Wuthering Heights: Key Quotations and Analysis

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  • Created by: SarahE96
  • Created on: 12-05-16 18:20
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  • Key Quotations
    • 'He is more myself than I am'
      • An example of Cathy as transgressive: the bond she feels with Heathcliff is all-consuming, even consuming her sense of identity- something that 'should' only happen in marriage. Gothic idea of doubles, duality and exploration of the human psyche
    • 'In every cloud, in every tree...I am surrounded with her image!'
      • Heathcliff sees Cathy in nature, linking her with the natural world, rather than the world of man.
    • 'I love my murderer'
      • Heathcliff is accusing Cathy of killing part of him in her death, and goes on to accuse her practically of self-murder-suicide. Truly Gothic.
    • Descriptions of Heathcliff
      • 'Fiend', 'imp of Satan', 'demon', 'not a human being', 'devil daddy', 'monster'.
    • 'Everything lay in misty darkness'
      • The surrounding darkness makes the Heights seem, ironically perhaps, like sort of haven. The mist adds to the sense of the unknown and danger out in the real world: It is as the inhabitants of the Heights are separated from society by something greater than distance.
    • 'I cannot live without my life, I cannot live without my soul'
      • Echoes Cathy's declaration that she and Heathcliff are one. Brings association of bodies without souls (vampires, the undead). Heathcliff lives without his soul and it is seen in his acts of cruelty, Gothic having the villain live without a soul
    • 'I wondered how anyone could ever imagine unquiet slumber for the sleepers in that quiet earth'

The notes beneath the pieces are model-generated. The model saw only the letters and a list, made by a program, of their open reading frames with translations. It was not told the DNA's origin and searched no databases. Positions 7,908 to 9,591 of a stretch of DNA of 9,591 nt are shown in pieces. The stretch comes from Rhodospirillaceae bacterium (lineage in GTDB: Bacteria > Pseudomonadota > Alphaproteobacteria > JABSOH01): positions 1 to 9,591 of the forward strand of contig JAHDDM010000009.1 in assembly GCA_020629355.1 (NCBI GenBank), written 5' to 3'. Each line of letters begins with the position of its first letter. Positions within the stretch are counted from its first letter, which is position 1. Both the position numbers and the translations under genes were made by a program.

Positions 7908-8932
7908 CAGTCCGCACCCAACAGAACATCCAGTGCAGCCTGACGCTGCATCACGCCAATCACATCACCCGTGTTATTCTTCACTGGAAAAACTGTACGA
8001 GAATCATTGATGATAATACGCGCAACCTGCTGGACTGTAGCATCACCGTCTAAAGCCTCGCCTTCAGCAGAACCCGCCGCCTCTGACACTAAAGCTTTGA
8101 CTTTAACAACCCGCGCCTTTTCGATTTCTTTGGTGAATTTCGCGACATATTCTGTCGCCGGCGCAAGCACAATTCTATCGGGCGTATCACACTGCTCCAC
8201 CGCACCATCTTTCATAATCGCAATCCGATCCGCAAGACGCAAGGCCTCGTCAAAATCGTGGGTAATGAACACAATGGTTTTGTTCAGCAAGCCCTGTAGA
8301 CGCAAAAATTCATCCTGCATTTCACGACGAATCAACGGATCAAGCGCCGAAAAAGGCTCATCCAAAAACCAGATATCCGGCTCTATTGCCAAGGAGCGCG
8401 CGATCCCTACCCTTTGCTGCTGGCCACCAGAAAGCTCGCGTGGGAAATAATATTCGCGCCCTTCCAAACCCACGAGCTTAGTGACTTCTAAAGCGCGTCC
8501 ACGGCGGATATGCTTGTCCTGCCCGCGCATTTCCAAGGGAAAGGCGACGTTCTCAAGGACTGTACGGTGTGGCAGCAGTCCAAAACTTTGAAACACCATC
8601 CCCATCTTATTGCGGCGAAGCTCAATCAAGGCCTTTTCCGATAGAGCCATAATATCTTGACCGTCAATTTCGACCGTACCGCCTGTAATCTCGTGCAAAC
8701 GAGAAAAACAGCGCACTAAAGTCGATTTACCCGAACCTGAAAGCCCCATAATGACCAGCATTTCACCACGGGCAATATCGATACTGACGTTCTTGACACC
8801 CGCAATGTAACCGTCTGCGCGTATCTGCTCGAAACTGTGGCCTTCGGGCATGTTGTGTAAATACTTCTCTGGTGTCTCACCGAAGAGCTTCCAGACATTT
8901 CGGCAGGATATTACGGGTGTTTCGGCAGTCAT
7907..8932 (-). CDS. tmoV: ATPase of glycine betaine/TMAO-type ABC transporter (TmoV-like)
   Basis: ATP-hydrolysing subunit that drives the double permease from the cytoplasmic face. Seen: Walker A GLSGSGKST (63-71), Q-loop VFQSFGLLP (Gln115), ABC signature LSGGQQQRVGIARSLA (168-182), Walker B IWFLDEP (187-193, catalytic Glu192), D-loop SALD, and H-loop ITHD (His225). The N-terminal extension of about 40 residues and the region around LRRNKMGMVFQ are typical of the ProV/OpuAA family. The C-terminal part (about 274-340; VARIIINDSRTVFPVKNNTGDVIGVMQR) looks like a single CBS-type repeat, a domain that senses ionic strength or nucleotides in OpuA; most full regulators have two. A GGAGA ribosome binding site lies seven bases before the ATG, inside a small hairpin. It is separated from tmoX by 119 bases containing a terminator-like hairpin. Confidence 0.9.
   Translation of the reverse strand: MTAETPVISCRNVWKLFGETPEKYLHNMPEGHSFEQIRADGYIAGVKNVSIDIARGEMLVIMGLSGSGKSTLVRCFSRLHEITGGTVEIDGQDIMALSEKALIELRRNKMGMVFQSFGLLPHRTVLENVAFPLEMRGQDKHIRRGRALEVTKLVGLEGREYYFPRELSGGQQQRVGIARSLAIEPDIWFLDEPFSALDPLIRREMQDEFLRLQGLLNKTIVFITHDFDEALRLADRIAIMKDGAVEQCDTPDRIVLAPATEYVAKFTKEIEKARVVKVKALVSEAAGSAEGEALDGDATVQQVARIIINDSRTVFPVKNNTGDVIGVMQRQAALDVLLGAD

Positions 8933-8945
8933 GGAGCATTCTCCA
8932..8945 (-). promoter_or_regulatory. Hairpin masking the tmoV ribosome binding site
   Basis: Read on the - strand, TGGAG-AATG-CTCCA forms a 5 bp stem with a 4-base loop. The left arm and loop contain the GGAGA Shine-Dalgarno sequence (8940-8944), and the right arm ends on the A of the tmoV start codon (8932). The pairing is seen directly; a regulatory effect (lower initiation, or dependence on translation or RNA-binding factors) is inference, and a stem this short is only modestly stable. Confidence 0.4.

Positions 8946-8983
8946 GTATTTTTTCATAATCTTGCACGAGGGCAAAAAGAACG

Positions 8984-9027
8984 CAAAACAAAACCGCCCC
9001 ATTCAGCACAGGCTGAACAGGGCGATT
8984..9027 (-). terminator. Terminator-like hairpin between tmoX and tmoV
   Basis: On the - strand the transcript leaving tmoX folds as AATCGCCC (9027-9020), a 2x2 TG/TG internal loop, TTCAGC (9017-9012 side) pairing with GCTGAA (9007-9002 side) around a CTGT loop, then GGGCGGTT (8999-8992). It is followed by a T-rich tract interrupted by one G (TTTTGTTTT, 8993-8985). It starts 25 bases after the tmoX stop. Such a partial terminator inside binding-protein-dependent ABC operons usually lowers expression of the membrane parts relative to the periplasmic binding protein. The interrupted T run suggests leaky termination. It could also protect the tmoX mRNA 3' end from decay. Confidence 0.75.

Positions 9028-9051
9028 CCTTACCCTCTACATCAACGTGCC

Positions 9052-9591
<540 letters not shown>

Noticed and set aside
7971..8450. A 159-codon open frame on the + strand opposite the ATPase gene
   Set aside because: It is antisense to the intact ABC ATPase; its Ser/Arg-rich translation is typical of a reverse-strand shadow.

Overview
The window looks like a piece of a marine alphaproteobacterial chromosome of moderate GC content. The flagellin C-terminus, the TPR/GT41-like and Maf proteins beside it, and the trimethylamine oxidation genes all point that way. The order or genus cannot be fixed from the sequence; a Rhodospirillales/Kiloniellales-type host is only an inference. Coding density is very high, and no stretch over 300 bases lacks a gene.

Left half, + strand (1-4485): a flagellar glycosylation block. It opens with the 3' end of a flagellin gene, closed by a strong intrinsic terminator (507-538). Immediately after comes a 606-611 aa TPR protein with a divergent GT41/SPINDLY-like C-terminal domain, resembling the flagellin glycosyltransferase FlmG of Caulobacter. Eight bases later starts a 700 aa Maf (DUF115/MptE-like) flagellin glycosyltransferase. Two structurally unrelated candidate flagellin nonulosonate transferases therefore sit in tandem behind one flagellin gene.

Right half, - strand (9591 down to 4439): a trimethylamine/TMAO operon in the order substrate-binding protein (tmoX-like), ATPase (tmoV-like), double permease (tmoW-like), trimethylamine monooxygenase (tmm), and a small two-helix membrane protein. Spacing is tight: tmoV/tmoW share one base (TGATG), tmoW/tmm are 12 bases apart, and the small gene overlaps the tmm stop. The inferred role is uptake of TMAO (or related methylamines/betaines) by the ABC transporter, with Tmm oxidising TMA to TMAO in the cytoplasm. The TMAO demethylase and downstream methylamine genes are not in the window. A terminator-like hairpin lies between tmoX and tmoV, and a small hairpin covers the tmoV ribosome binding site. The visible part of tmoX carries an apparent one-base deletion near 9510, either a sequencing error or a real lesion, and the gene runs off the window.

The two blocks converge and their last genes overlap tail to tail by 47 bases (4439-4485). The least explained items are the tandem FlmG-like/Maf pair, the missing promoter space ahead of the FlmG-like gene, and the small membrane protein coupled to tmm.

• The concluding sentence of the text draws the reader back to death and to the love-triangle at the heart of the plot. Lockwood's wondering seems as if he is trying to rationalise events, but comes on the back of the peasant boy swearing he saw the ghosts of Cathy and Heathcliff- spirits united at last. It is an ambiguous ending, much like the rest of the text: we are not sure what is and what is not.
    • 'Terror made me cruel'
    • 'I pulled its wrist onto the broken pane and rubbed it to and fro 'till the blood ran down and soaked the bed clothes'
      • Bronte has built up the terror of this passage- the enclosing tomb-like bed, the voice of Catherine expressed in her journal, the nightmare Lockwood has suffered: all conspired to bring the reader the most traditionally Gothic phase of the narrative.
        • 'Terror made me cruel'
    • 'As if craving the aim of the sun'- Lockwood's impression of the trees at Wuthering Heights
      • The wind-swept nature of the Heights is emphasised- a nature which can make things twisted and misshaped, just like many of the characters who live there.


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